An investigation by the Transportation Safety Agency (NTSB) into an incident involving an Alaska Airlines Boeing 737 MAX 9 has revealed that the aircraft’s door, which tore off mid-flight, was missing bolts. The aircraft, which was carrying 174 passengers, had to make an emergency landing due to this incident.
The NTSB’s investigation found that the absence of wear or deformation around certain holes indicated that four bolts, which were supposed to prevent the cap holder from moving upward, were missing before the incident happened.
A resident of Portland, Oregon, discovered the door of the aircraft in his garden just after the incident. The plane was initially headed to Ontario, California but had to return back. The 171 passengers and 6 crew members onboard were at an altitude of 5,000m when the incident occurred, causing only minor injuries.
A video taken during the incident showed that the door was torn off due to poorly screwed bolts on the Boeing 737 Max.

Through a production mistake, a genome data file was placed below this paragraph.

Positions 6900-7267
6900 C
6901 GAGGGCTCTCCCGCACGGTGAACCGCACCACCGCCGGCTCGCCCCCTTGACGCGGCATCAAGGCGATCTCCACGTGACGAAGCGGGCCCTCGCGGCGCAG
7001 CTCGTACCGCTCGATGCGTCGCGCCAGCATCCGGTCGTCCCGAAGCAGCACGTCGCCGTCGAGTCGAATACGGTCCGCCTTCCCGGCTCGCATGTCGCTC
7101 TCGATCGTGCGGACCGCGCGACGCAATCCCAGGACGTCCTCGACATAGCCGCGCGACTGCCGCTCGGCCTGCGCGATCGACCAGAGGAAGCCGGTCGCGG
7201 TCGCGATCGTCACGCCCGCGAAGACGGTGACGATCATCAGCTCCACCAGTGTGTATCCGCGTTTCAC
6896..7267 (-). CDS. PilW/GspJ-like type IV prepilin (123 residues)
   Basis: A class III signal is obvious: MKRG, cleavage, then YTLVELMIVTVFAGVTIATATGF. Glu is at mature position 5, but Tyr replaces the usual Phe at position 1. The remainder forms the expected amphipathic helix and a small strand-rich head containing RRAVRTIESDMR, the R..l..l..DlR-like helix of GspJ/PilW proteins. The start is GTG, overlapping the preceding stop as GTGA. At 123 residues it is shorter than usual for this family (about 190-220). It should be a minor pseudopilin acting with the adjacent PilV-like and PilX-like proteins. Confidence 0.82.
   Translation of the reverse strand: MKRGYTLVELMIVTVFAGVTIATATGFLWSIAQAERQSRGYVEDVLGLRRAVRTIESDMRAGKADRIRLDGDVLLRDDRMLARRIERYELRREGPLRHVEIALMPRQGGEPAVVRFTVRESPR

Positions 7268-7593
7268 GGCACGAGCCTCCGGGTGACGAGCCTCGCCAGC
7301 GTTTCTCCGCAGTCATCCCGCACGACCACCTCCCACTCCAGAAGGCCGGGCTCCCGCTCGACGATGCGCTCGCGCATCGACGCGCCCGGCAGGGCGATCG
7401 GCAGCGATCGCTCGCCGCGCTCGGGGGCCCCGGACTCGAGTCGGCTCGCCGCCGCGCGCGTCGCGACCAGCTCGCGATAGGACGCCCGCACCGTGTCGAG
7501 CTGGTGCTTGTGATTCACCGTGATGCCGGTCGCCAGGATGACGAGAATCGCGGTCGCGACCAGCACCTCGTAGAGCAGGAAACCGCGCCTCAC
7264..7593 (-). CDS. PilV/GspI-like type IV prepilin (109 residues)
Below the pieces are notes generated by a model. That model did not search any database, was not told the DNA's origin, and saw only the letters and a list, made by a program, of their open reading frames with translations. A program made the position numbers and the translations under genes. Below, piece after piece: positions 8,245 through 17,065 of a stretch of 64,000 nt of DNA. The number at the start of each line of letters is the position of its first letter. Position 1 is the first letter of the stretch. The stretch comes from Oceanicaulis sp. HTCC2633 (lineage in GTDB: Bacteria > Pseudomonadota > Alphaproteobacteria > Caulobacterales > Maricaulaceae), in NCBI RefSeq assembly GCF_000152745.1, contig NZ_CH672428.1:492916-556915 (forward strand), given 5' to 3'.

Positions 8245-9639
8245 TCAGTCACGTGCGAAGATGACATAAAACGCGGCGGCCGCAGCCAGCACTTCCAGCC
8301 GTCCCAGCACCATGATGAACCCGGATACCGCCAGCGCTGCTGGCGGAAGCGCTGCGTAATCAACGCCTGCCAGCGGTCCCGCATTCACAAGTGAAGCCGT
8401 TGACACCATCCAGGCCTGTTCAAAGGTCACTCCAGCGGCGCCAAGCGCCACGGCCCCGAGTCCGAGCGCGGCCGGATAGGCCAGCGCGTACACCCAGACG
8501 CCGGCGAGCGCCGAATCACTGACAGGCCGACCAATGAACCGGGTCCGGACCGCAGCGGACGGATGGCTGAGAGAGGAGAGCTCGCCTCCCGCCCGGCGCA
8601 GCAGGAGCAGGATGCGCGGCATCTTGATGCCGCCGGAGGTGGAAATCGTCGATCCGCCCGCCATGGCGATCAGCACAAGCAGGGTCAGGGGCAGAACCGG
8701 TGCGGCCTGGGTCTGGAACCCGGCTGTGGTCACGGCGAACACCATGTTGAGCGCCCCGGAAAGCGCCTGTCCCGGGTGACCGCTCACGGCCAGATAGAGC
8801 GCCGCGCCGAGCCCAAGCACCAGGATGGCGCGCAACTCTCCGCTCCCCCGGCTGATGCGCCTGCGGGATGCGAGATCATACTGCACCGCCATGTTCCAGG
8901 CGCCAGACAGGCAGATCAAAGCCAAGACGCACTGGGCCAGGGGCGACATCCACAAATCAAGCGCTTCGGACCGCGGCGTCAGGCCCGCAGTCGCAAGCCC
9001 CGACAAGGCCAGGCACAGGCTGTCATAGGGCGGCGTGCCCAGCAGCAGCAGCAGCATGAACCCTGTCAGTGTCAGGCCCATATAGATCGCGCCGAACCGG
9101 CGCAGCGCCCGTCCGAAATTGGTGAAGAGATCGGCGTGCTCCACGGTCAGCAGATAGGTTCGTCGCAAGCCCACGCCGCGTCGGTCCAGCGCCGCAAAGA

In its report, the NTSB included documents and photos showing that Boeing employees had removed the four bolts during an inspection before the plane’s delivery. The bolts were removed to replace five damaged rivets in the cabin of the aircraft, but photos taken after changing the rivets show that the bolts were not reinstalled.
The door was used to block an exit and was not meant to be opened, as the model already had enough emergency exits. Alaska had reported “loose equipment” after conducting preliminary inspections even before the NTSB report was released.
United Airlines, which owns the largest fleet of 737 MAX 9s (79 aircraft), reported finding “bolts that needed to be tightened” during their checks.
Boeing has had other incidents of failure recently, including problems with the aircraft’s fuselage that caused a slowdown in its deliveries. Moreover, two crashes of the same model in 2018 and 2019 resulted in 346 deaths.
The new head of the American civil aviation regulatory agency (FAA), Mike Whitaker, has expressed concerns over unresolved issues with Boeing and underlined the need for stricter supervision to address these issues.